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PLoS One. 2009 Jul 10;4(7):e6212. doi: 10.1371/journal.pone.0006212.

Biomarkers for early and late stage chronic allograft nephropathy by proteogenomic profiling of peripheral blood.

Author information

1
Department of Molecular and Experimental Medicine, The Scripps Research Institute, La Jolla, CA, USA.

Abstract

BACKGROUND:

Despite significant improvements in life expectancy of kidney transplant patients due to advances in surgery and immunosuppression, Chronic Allograft Nephropathy (CAN) remains a daunting problem. A complex network of cellular mechanisms in both graft and peripheral immune compartments complicates the non-invasive diagnosis of CAN, which still requires biopsy histology. This is compounded by non-immunological factors contributing to graft injury. There is a pressing need to identify and validate minimally invasive biomarkers for CAN to serve as early predictors of graft loss and as metrics for managing long-term immunosuppression.

METHODS:

We used DNA microarrays, tandem mass spectroscopy proteomics and bioinformatics to identify genomic and proteomic markers of mild and moderate/severe CAN in peripheral blood of two distinct cohorts (n = 77 total) of kidney transplant patients with biopsy-documented histology.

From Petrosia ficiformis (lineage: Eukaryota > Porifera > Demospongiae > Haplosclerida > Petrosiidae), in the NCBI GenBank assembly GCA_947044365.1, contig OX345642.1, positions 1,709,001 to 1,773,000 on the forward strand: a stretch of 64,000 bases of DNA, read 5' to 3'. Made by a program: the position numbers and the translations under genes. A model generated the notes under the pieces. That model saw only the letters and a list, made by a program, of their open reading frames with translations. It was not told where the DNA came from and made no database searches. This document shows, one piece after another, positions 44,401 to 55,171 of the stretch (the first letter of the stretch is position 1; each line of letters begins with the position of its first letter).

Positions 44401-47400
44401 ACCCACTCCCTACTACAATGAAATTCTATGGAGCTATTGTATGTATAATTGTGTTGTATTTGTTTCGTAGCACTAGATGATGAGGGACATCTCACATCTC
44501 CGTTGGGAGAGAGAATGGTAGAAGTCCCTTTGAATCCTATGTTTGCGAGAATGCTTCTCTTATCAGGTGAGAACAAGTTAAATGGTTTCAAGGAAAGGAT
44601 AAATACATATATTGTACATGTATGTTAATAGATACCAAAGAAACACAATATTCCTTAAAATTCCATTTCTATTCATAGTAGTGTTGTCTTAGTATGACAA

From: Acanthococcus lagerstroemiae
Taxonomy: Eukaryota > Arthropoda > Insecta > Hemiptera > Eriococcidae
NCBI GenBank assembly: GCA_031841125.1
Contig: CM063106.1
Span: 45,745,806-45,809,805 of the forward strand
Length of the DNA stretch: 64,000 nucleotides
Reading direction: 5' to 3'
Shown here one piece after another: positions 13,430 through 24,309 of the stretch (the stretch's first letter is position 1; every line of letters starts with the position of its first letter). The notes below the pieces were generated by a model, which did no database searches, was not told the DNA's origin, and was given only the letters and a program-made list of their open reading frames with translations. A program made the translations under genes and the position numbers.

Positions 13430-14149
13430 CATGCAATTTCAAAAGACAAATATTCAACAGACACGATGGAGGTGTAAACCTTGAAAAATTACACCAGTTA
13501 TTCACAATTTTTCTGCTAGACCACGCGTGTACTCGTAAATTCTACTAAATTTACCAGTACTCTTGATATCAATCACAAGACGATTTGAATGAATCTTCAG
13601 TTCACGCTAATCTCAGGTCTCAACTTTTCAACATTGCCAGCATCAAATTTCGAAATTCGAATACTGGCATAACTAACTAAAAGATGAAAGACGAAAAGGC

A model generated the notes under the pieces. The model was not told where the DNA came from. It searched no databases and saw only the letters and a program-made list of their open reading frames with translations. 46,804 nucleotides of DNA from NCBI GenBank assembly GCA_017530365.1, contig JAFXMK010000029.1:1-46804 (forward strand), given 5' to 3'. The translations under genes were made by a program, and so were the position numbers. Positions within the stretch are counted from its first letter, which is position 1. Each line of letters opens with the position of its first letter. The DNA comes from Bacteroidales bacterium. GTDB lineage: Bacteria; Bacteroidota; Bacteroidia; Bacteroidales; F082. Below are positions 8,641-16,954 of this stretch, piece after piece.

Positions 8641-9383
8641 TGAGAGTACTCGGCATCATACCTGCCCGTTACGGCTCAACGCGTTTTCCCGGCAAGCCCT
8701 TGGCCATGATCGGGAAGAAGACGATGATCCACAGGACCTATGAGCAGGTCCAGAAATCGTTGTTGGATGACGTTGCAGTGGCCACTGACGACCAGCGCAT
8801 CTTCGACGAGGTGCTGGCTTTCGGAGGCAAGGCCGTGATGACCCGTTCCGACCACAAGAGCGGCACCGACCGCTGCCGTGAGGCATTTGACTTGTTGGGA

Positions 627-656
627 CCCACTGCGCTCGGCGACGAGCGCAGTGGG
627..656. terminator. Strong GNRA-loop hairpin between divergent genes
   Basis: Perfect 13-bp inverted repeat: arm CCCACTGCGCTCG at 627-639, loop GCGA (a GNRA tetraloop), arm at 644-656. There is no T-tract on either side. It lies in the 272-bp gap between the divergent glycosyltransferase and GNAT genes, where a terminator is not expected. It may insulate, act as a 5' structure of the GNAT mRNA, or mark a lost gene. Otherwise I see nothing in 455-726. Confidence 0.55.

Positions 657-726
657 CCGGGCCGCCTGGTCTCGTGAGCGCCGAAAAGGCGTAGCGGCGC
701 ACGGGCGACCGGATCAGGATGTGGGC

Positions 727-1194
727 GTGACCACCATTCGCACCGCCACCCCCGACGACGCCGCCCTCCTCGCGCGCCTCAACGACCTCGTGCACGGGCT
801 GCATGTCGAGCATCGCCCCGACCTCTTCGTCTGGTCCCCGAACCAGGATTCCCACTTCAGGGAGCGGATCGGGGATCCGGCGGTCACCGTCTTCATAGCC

FINDINGS:

Gene expression profiles reveal over 2400 genes for mild CAN, and over 700 for moderate/severe CAN. A consensus analysis reveals 393 (mild) and 63 (moderate/severe) final candidates as CAN markers with predictive accuracy of 80% (mild) and 92% (moderate/severe). Proteomic profiles show over 500 candidates each, for both stages of CAN including 302 proteins unique to mild and 509 unique to moderate/severe CAN.

CONCLUSIONS:

This study identifies several unique signatures of transcript and protein biomarkers with high predictive accuracies for mild and moderate/severe CAN, the most common cause of late allograft failure. These biomarkers are the necessary first step to a proteogenomic classification of CAN based on peripheral blood profiling and will be the targets of a prospective clinical validation study.

PMID:
19593431
PMCID:
PMC2703807
DOI:
10.1371/journal.pone.0006212
[Indexed for MEDLINE]
Free PMC Article
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